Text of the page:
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REFLECTOR: duct installation

In a message dated 1/11/99 2:52:37 PM Pacific Standard Time, wingco@iu.net

> Jerry Brainard wrote:
>  > In considering a water cooled engine solution for the XL, I
>  > have been thinking about the cooling problem.  I have seen
>  > examples of counter-flow cooling that are very efficient.
>  Counter-flow?   Sounds like something interesting to learn about.

There is a kit out that has this avail for the Chevy small block. It was
developed by Smokey Yunick. If anybody was reading Circle Track mag about 9
years ago (June 1990 edition to be exact) they will remember it as "Reverse
Cooling". In a nut shell, the flow is reversed in the block with external
manifolds and modified water pump. On a stock arrangement, the coolest water
leaves the pump and heads for the cylinders where it is pre-heated on the way
to the heads, where the cooling is needed the most. On the reverse flow set-
up, the water goes to the heads FIRST and then the cylinders. This allows
higher compression and leaner running before the heads get too hot and start
the thermal run-away conditions known as pre-ignition and detonation.

>  Doesn't the coolant pressure effect the heat exchange?

Smokey Yunick also did some investigation into the use of propylene glycol (as
opposed to ethylene glycol). He found that the prop-gly worked better as it
has a boiling point of 350 F. But it must be PURE. Absolutely any dilution
with water and the boiling point dropped like a rock. He was experimenting
with cooling systems for race cars that would use a thermal syphon flow rather
than a water pump. All this came about because one thing (of several) he noted
in all the years he did engine work, was that at a certain water temp, the
engine started suffering severe problems with detonation. In a race car, with
all of its noise, detonation is never heard but shows up as little balls on
the spark plugs if you're lucky, all the way up to a cracked block. He
postulated something called "particulate boiling". This is the over heating of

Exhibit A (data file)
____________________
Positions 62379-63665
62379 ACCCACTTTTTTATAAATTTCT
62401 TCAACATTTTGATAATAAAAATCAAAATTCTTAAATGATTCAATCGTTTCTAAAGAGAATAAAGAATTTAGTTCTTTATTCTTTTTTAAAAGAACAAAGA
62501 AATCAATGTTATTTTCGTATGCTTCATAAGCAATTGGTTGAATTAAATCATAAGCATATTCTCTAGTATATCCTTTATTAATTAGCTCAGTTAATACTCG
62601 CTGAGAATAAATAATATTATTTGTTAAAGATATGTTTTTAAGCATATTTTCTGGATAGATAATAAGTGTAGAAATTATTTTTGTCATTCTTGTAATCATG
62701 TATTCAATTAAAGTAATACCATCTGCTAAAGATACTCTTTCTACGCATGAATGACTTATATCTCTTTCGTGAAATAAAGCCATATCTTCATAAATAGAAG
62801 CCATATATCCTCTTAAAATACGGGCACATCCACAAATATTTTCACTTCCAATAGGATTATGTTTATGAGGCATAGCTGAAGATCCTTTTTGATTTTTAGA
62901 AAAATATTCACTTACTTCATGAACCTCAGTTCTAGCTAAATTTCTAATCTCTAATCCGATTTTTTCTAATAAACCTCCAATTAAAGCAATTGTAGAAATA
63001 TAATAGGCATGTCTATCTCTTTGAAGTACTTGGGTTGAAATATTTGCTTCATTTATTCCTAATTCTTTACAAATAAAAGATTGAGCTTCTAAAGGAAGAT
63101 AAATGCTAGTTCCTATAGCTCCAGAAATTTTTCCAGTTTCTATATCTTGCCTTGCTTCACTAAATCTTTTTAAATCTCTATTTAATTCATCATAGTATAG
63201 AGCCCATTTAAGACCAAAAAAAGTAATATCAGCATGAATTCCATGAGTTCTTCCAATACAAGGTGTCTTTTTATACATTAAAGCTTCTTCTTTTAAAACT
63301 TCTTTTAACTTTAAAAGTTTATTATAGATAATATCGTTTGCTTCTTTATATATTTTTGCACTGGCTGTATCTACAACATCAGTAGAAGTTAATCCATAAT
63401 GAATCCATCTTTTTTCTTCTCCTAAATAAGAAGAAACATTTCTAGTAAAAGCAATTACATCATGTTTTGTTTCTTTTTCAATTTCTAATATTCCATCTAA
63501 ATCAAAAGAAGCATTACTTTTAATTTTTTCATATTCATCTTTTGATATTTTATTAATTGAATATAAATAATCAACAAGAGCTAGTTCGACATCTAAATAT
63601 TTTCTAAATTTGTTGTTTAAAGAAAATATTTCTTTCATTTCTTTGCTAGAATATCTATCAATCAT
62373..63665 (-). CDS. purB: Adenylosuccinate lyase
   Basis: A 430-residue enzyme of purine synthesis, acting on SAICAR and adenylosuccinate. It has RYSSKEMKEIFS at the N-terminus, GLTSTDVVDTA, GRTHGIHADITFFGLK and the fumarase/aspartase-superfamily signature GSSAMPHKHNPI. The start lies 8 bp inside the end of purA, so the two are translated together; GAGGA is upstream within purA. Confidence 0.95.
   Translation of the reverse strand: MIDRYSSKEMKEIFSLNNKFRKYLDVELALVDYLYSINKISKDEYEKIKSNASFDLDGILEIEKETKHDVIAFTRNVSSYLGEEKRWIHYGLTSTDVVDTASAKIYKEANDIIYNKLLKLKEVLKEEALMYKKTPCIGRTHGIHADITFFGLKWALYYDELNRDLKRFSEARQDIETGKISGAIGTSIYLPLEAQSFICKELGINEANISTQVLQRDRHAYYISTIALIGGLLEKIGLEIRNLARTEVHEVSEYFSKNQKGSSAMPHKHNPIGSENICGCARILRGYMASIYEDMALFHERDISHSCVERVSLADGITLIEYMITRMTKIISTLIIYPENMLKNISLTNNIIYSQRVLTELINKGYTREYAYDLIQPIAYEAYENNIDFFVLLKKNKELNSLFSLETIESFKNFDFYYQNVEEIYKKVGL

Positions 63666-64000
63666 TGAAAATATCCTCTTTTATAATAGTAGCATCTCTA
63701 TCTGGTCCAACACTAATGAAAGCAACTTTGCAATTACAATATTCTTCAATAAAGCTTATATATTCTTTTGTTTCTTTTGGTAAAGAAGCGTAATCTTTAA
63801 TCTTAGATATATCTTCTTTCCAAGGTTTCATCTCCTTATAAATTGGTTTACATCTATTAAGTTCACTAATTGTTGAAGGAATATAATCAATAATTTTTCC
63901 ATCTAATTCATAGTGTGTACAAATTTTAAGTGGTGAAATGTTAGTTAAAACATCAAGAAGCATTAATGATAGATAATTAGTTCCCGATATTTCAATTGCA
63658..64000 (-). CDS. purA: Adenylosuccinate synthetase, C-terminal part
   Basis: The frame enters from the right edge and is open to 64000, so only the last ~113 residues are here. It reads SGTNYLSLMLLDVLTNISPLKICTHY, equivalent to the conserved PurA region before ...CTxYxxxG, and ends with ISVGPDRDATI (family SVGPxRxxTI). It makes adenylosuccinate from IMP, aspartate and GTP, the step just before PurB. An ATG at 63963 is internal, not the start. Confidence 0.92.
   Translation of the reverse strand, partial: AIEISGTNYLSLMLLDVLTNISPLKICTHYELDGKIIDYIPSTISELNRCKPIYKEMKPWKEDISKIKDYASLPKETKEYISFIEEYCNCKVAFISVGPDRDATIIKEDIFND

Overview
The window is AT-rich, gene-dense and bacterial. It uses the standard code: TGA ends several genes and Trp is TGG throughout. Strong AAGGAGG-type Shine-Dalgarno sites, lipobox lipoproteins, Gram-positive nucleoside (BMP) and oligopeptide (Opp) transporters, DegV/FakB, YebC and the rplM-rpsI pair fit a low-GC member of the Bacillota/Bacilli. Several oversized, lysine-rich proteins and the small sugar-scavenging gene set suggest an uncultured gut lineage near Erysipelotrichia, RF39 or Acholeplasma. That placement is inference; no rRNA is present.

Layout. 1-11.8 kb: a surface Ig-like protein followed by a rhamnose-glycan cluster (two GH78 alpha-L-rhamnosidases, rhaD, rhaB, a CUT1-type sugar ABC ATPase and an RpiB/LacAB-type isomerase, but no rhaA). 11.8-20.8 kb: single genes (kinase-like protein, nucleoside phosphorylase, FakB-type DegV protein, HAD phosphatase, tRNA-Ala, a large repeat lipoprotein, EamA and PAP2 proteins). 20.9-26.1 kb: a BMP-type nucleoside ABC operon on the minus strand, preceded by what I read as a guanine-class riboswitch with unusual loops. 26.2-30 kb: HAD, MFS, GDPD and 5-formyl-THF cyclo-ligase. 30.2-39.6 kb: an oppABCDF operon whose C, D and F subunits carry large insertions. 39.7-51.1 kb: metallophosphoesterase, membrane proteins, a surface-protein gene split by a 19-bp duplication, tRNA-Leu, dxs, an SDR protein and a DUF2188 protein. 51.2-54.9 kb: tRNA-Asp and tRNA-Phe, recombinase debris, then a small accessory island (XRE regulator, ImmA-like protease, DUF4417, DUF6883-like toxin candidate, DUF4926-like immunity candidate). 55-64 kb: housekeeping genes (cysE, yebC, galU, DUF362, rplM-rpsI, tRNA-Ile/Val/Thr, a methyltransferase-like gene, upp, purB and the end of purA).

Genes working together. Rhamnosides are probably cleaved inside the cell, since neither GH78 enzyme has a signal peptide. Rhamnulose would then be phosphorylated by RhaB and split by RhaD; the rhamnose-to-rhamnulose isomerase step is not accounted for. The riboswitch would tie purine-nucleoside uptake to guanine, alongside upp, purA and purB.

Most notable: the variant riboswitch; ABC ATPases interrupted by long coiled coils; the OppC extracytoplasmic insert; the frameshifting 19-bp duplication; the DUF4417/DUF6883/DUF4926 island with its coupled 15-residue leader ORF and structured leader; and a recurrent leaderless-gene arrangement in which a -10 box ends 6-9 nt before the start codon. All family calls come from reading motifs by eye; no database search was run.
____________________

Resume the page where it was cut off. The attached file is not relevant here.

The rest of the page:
the cooling system water that is local to the hot spots in the cylinder head.
The best example would be the area of the exhaust valve seat. The idea is that
the head gets hot enough here that the water boils. When the water boils, it
goes through a state change and absorbs heat. Great! But AFTER it is vapor, it
can no longer absorb the amount of heat needed to keep thermal run-away in
check. The chamber side of the head begins getting hotter and the chances of
detonation goes up greatly when the temp of the charge can't be reduced. 

Increasing the pressure in the cooling system is one way to control this, but
is has limits. Most day-to-day cars have 13-14 psi systems. The last model
RX-7 originally had a 21 psi system but that was backed down to 14 psi with a
recall due to things leaking and coolant fires developing on top of the rotor
housing. Race cars can use a 21 psi system if the hoses are good and the water
pump seal is VERY good. That is the limit to current cooling systems: the
water pump seal. When it begins to leak due to over pressurization, the game's
over. That is why Smoket was fooling around with Prop-gly. Because it has such
a higher boiling point, it will reduce particulate boiling without having to
redesign for a higher system pressure. But for some reason, I haven't heard if
it got any farther than the "Gee! What if..." stage.
>  Don't thick cores work very well at high velocities?
>  In theory at 200 mph we should get lots of cooling right?  In practice most
> cooling (water or air) installations I have seen
>  don't work properly at high speeds because the air piles up way out in
> of the intake scoop and goes around it.  In
>  pushers this turbulence is also a prop efficiency problem.
>  I only know this from what I have seen funnels do in high speed wind
>   They work best with the small end into the
>  wind.   Maybe some yarn on the plane near our intake scoops could tell us 
> something from another airplane close underneath.
>  What good is the "correct" size radiator if not much air is going through

When talking to a really good radiator supply house, ask them to explain
pressure drop across the radiator and what value one should shoot for. This is
an excellent indication as to what volume airflow the radiator will work with.

Dale Alexander
173 RG Gull-Wing